Virginia cave rescue underway with 3 men trapped | News Coverage from USA

Virginia cave rescue underway with 3 men trapped

Crews in southwest Virginia have rescued two of five men trapped in a cave after they began suffering from hypothermia while exploring, authorities said Sunday. 

Helping the men get out safely may take eight hours or more, said Billy Chrimes, search and rescue coordinator for the Virginia Department of Emergency Management. 

“Certainly we’re hoping for the best and that we can get them warmed up, get them moving, get them some energy back and get them out on their own power, but we’re still waiting to see what that situation will entail,” Chrimes said.

Six men, ranging in age from 34 to 59, entered Cyclops Cave near Cleveland around 7 p.m. Friday and planned to camp overnight Sunday, Chrimes said. Heavy rains made it more difficult for the men to climb out, he said.

The group did not prepare for the cave’s conditions, he said, and became exhausted without enough food and water. Temperatures inside are in the mid-50s, but if people can’t get up they develop hypothermia quickly in the dark. 

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A 22-year-old man managed to get out at about 2 a.m. Sunday and reported the group’s situation to authorities. He did not need treatment at a hospital, Chrimes said.

Crews rescued one man at about 3 p.m. EDT, tweeted Jeff Stern, state coordinator of the Virginia Department of Emergency Management. A second man was rescued and airlifted to a hospital, Stern confirmed at about 5 p.m.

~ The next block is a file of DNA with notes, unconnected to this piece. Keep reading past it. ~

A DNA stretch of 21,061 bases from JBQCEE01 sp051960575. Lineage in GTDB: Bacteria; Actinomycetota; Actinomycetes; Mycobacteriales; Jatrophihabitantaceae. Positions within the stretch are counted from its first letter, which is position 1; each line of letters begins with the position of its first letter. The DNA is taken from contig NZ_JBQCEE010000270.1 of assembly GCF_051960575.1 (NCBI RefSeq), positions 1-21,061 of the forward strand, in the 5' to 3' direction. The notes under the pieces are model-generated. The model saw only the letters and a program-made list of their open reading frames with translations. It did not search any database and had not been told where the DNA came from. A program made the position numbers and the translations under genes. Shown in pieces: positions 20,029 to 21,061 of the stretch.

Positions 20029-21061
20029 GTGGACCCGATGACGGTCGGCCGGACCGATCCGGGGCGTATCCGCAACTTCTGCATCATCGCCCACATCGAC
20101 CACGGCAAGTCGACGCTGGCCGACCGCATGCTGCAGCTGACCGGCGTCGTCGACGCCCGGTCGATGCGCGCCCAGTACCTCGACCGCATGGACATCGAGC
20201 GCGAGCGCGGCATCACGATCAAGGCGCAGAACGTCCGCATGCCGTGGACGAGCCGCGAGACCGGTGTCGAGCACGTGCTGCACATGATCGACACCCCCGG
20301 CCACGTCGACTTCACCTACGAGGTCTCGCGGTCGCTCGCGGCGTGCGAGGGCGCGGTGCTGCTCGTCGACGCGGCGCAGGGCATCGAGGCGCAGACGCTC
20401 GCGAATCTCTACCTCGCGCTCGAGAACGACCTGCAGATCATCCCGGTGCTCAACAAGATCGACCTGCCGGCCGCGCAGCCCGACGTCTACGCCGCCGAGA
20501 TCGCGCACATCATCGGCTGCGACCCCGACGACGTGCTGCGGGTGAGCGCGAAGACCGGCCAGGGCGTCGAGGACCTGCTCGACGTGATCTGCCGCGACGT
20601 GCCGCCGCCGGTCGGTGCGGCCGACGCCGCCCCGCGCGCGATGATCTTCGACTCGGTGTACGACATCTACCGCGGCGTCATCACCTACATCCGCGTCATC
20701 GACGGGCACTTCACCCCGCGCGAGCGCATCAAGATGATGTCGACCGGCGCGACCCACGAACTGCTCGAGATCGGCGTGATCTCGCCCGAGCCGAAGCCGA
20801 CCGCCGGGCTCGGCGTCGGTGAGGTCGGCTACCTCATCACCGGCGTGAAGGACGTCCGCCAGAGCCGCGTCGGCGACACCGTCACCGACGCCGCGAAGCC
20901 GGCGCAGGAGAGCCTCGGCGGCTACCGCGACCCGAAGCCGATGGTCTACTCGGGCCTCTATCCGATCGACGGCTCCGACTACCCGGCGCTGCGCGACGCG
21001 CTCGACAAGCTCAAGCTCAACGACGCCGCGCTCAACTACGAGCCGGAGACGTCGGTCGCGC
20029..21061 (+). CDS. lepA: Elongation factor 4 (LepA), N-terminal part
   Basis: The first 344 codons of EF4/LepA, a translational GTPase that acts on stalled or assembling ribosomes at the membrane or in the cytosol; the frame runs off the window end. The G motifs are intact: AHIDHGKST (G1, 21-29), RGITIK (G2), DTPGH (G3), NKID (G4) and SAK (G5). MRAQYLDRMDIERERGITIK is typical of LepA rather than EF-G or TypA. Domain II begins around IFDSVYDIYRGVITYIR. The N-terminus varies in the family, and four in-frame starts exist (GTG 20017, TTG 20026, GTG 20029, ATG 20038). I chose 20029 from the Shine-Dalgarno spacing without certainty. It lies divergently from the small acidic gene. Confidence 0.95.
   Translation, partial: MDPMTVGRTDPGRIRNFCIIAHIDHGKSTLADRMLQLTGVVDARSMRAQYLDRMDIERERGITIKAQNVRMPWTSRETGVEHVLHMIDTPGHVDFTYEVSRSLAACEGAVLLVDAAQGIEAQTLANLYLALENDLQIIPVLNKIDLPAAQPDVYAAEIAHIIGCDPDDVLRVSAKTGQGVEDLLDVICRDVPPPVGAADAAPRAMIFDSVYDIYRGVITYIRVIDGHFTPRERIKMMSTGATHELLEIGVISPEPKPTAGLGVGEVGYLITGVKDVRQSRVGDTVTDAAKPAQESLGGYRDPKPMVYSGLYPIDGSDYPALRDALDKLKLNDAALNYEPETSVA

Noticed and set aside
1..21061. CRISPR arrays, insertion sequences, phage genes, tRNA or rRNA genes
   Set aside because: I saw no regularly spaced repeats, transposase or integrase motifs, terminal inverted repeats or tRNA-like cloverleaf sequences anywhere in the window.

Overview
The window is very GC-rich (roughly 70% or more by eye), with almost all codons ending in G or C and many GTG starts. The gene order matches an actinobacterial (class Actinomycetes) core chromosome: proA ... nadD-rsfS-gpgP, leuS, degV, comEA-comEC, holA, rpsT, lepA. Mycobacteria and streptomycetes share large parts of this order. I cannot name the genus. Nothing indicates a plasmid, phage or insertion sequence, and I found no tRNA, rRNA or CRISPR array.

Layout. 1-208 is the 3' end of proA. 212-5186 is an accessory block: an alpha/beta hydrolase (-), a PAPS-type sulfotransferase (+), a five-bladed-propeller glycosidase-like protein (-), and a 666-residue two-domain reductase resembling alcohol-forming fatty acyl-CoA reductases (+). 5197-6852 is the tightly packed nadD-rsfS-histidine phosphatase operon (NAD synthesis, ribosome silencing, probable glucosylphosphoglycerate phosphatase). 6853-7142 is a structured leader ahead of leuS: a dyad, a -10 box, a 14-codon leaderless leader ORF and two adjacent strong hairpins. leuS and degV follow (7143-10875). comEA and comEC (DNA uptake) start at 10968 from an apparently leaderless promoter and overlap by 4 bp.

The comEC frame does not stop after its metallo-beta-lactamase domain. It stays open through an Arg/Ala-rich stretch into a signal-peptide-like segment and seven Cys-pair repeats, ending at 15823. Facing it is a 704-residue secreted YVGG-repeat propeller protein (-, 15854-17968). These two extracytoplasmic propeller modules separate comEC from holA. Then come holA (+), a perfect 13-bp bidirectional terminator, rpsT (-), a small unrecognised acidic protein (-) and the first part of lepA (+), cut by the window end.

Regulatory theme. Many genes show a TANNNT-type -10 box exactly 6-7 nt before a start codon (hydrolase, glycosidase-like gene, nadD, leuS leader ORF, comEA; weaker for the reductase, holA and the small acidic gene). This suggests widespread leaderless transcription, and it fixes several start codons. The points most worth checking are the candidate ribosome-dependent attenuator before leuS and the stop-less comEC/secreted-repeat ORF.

The trapped men are not lost, Chrimes said, and did not travel far into the seven-mile-long cave before needing help. A rescue crew went into the cave to assess the men’s conditions Sunday morning, Chrimes said, bringing blankets, water and medical supplies. It took about 1 1/2 hours for the crew to reach them.

After the crew returns and relays information, he said state and local rescue teams will plan how to get them out safely. A dozen emergency workers went into the cave Sunday morning and about a dozen more are on standby, according to Chrimes.

If crews need to carry each of the men out, Chrimes said the operation may become more complicated. Crews need rope climbing equipment to maneuver and repel through the tight spaces.

Chrimes said he did not know if the men had the skills to safely explore the cave. Law enforcement has notified the men’s families. 

Contributing: The Associated Press

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